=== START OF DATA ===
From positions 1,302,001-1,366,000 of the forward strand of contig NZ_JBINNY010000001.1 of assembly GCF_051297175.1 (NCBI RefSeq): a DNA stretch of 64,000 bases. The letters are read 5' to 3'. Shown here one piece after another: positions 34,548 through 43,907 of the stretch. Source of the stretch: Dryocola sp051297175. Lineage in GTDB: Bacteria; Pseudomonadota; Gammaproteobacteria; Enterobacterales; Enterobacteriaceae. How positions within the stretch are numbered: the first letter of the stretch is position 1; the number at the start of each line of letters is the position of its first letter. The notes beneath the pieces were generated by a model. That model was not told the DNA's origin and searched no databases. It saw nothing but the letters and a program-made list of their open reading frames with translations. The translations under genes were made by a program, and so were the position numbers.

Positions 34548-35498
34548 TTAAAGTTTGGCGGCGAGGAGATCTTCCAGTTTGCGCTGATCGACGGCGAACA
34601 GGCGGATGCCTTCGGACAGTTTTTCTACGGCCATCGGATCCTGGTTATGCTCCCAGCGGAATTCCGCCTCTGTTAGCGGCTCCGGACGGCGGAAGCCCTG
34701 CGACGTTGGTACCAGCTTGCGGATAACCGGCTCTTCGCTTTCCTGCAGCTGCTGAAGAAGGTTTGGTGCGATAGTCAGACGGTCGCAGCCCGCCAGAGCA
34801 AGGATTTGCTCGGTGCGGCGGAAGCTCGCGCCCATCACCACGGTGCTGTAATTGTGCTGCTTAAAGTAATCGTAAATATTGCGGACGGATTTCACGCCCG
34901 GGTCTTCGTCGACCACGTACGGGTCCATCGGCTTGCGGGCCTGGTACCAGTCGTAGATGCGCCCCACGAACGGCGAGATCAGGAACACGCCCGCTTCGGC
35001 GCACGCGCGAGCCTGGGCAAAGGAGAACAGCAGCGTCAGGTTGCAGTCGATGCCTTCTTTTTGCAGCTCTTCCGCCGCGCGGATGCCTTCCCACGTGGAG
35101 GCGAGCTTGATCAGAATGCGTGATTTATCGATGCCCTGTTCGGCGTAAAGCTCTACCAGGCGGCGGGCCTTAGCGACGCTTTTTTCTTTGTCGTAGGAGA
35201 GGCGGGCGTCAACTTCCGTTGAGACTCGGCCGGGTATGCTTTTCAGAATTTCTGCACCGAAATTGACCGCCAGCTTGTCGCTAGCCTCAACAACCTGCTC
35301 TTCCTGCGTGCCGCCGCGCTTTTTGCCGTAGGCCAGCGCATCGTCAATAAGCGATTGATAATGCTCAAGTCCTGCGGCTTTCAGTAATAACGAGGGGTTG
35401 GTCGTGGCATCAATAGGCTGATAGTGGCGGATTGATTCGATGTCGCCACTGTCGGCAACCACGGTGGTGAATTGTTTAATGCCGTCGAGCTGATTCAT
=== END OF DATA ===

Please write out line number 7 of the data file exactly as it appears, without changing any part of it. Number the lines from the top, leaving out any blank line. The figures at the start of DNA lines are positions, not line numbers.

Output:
34901 GGTCTTCGTCGACCACGTACGGGTCCATCGGCTTGCGGGCCTGGTACCAGTCGTAGATGCGCCCCACGAACGGCGAGATCAGGAACACGCCCGCTTCGGC